Cancer of the prostate may be defined as a process of new growth or malignant degeneration of previous growths taking place primarily at any place within the capsule, or within that portion of the urethra which communicates directly with the glandular tissue of the prostate by way of its ducts.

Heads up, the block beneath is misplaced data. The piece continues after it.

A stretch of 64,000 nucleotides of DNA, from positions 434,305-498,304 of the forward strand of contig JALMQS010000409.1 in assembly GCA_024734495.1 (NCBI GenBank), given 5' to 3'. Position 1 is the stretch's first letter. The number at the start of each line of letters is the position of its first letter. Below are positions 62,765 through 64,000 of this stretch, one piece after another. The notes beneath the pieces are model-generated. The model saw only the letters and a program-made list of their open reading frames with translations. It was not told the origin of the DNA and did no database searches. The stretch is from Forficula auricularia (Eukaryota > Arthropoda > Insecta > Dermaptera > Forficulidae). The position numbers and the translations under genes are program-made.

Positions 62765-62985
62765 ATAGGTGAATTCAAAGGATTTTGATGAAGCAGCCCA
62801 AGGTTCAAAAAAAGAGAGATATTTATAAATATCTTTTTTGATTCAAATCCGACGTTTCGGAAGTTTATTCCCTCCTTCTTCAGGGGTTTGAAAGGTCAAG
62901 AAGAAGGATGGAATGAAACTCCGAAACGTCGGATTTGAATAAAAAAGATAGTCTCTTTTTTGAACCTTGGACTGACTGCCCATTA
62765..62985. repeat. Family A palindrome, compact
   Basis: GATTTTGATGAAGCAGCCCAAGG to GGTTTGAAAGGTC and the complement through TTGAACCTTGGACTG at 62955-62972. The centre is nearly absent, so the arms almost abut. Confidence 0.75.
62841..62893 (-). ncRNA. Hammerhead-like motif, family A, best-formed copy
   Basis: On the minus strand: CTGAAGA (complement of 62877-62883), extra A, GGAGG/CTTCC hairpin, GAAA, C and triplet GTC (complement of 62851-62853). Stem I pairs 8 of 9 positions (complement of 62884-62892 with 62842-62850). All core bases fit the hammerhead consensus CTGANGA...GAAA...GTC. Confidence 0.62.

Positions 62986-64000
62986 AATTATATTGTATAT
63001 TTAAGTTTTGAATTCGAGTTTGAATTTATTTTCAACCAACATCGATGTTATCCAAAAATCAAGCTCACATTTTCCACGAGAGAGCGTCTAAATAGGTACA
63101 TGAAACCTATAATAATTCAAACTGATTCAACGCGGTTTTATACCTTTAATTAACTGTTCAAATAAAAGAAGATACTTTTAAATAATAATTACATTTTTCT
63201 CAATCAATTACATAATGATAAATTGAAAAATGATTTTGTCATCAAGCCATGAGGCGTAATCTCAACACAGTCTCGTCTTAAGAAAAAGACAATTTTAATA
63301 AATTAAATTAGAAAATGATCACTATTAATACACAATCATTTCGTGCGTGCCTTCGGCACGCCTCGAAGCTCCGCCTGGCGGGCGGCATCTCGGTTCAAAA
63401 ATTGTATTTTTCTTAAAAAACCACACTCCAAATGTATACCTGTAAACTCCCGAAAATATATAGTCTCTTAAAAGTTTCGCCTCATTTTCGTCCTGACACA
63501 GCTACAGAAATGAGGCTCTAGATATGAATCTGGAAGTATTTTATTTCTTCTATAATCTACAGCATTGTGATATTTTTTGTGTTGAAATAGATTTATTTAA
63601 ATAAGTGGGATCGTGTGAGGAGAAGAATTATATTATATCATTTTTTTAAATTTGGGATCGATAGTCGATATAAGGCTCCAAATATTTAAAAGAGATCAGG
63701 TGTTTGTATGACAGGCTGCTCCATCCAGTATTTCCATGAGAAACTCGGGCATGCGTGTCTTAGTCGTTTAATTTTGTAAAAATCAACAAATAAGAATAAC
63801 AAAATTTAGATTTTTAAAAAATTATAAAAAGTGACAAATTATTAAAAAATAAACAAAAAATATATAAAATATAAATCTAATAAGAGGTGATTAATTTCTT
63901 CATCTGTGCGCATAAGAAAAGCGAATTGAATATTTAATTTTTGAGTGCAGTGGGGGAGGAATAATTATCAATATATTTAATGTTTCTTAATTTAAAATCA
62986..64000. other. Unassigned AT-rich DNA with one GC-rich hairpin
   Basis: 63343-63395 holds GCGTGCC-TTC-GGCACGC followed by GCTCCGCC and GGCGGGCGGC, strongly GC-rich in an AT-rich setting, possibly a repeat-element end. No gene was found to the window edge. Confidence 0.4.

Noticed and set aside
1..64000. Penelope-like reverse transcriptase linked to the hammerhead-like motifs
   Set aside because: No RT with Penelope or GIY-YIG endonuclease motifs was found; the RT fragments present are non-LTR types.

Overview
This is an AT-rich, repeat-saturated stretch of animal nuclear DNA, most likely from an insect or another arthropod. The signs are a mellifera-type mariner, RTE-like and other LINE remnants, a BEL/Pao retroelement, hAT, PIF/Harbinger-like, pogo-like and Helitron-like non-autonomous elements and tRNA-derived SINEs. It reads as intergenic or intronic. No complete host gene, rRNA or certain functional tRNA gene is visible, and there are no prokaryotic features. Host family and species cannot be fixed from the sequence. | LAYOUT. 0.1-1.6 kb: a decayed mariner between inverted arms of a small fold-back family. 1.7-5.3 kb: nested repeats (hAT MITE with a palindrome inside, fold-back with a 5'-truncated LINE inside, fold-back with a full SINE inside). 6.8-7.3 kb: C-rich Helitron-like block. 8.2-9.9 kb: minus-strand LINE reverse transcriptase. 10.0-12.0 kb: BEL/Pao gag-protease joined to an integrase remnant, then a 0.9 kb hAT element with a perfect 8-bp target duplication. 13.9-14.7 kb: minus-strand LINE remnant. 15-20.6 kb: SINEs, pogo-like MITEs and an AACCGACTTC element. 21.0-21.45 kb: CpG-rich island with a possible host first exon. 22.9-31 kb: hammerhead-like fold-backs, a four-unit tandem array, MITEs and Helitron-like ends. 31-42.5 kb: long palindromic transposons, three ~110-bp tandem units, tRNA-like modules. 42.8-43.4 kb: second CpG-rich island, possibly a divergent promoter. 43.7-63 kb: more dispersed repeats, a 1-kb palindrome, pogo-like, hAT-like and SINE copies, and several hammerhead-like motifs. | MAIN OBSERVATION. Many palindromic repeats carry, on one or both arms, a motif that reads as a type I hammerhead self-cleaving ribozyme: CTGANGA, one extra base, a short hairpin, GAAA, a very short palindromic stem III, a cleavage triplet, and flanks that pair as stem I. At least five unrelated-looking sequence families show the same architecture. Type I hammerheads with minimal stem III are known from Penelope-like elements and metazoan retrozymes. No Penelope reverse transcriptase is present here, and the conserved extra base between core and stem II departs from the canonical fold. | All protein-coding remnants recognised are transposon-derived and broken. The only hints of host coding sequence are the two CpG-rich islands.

For some reason, unknown and unexplainable with our present knowledge, that glandular group, lying between the submucosal urethral tissues and the posterior capsular surface, the so-called posterior lobe, is, or appears to be, the most frequent site for development of cancer of the prostate. It is claimed by Young and his school that the exceptions to this are very rare. We admit the value of this careful research work, but to us it seems that its conclusions are forced. It is often manifestly impossible to determine, when the disease is widely distributed, exactly which is the oldest part; but we